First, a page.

Raw sugar futures ended higher as three firms took delivery of nearly 1.8 million tons of sugar on the last trading day of the July contract.
Raw sugar for July ended up 2.3%, at 13.81 cents a pound, on the ICE Futures U.S. exchange.
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Buyers were commodities merchant ED&F Man, Bunge Ltd., and Wilmar, which has consistently taken delivery off the exchange since 2015. Five firms were delivers: Cofco International was set to deliver the bulk of the sugar with Louis Dreyfus Commodities, Alvean, Olam and Czarnikow delivering the rest.
Sugar prices have steadily declined since February and fell to the lowest levels in 16 months on Wednesday, on concerns about oversupply. Commerzbank said Friday that it expects supply to grow considerably in nearly all important producer countries. They expect sugar prices to top out at 14 cents a pound in the fourth quarter.
In May, five companies took delivery of 1.5 million tons of sugar at the expiration of the May contract. Wilmar, has taken 6.6 million tons of sugar since 2015.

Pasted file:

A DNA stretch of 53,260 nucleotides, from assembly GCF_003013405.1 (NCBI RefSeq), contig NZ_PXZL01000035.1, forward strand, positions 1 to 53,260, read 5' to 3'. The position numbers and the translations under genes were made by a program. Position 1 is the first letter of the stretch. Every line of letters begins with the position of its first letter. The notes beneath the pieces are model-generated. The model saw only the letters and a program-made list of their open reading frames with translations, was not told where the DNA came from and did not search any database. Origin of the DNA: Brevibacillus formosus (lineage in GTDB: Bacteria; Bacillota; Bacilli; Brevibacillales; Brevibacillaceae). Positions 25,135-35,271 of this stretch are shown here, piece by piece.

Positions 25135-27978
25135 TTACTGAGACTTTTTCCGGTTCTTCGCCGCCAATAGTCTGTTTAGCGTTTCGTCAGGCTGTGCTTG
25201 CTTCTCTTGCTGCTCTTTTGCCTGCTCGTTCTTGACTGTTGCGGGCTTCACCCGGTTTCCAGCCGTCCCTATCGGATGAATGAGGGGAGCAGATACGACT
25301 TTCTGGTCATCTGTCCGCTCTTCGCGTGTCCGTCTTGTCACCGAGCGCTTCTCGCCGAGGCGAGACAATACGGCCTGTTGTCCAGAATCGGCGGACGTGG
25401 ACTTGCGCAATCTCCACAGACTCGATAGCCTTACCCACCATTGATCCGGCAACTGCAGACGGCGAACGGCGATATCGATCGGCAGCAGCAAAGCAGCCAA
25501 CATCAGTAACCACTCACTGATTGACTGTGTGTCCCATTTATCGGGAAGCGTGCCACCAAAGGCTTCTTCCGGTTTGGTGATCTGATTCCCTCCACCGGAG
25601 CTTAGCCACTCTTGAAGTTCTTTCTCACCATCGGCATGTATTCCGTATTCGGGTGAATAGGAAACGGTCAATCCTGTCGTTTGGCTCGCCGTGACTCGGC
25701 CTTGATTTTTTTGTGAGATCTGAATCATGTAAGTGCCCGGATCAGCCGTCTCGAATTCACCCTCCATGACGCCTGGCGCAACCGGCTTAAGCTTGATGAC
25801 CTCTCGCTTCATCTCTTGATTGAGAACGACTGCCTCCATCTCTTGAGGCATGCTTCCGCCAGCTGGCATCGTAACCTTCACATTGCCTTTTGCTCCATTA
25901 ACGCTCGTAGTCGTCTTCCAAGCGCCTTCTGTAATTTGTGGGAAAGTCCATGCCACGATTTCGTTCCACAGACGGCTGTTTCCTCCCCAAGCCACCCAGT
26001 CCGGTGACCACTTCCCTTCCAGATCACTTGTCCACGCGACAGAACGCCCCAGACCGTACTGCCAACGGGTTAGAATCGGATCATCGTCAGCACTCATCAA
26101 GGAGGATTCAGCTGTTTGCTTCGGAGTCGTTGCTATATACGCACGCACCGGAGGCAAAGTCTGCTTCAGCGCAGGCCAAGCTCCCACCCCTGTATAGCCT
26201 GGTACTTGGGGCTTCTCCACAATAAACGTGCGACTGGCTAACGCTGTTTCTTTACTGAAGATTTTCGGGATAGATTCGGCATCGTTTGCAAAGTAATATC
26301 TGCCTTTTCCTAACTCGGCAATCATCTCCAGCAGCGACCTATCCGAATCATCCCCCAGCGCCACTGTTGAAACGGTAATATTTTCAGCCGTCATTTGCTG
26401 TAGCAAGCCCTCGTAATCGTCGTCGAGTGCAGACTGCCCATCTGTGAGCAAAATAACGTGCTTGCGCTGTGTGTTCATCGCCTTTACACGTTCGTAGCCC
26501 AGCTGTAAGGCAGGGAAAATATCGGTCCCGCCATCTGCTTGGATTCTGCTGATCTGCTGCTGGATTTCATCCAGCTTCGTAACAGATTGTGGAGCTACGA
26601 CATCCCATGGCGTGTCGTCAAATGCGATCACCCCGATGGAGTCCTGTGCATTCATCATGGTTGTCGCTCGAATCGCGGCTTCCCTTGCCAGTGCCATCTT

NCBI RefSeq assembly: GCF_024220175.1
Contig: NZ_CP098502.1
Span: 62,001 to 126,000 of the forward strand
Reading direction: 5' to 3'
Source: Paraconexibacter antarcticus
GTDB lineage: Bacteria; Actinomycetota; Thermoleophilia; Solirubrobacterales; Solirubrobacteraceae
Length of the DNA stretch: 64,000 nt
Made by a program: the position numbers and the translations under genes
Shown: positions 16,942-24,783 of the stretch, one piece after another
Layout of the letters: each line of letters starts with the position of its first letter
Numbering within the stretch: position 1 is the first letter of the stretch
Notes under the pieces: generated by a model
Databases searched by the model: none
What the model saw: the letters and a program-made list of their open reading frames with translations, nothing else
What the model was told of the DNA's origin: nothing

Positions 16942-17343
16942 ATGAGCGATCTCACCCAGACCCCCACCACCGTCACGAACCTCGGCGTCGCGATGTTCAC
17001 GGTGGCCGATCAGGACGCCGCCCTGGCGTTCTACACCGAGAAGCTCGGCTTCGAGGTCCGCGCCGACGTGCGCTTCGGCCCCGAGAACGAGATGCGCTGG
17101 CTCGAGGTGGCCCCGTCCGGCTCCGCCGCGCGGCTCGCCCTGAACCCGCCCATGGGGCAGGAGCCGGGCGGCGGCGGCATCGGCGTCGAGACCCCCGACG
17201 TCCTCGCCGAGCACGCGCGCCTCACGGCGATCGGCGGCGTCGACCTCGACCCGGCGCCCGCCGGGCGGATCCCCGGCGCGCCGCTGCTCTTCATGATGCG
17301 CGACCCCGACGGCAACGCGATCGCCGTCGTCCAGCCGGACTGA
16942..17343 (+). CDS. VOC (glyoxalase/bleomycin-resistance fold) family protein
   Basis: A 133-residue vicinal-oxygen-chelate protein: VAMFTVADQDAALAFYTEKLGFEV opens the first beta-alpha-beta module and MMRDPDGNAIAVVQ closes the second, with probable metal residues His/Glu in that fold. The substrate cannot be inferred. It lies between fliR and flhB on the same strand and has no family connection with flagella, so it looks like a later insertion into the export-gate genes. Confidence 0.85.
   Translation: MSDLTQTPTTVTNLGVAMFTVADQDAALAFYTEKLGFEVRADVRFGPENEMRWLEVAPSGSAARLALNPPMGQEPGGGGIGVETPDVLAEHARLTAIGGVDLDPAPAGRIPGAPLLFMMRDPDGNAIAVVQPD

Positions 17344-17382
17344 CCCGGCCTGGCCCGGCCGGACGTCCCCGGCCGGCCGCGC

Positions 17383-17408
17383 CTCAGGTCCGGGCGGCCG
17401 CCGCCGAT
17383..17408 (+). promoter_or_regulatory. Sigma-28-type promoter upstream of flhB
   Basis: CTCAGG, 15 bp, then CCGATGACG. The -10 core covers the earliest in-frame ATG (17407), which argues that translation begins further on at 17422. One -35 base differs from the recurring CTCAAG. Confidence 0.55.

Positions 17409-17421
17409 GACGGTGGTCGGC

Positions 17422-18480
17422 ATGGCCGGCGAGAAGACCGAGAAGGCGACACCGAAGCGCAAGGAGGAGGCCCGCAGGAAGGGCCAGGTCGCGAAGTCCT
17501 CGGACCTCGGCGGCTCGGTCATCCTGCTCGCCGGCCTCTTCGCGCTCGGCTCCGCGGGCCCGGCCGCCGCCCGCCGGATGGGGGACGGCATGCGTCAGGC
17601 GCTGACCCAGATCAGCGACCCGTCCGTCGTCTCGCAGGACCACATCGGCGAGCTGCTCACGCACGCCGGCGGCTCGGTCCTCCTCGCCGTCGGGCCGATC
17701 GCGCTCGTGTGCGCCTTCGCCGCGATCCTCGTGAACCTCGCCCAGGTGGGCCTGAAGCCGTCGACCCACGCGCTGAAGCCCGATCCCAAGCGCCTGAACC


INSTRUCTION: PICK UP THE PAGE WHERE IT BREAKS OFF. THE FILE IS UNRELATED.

The moves by Wilmar have confounded other players in the market who have said the play is either a bet to drive up prices by inciting demand or a strategy for snatching up cheap sugar.
"They've got to put it somewhere. That's an awful lot of Coca-Cola," said Jack Scoville, vice president of Price Futures Group in Chicago.
Mr. Scoville described the scope of the sugar deliveries in terms of China, which imported 300,000 ton of a sugar a month at its high. He said those who delivered sugar today likely were able to profit off of futures positions they placed when prices were higher.
In other markets, cocoa for September was up 4.3%, to end at $1,940 a ton; arabica coffee for September fell 0.5%, to settle at $1.257 a pound; frozen concentrated orange juice for September was off 1%, at $1.3255 a pound; and December cotton rose 2%, to end at 68.59 cents a pound.
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(END) Dow Jones Newswires
June 30, 2017 15:11 ET (19:11 GMT)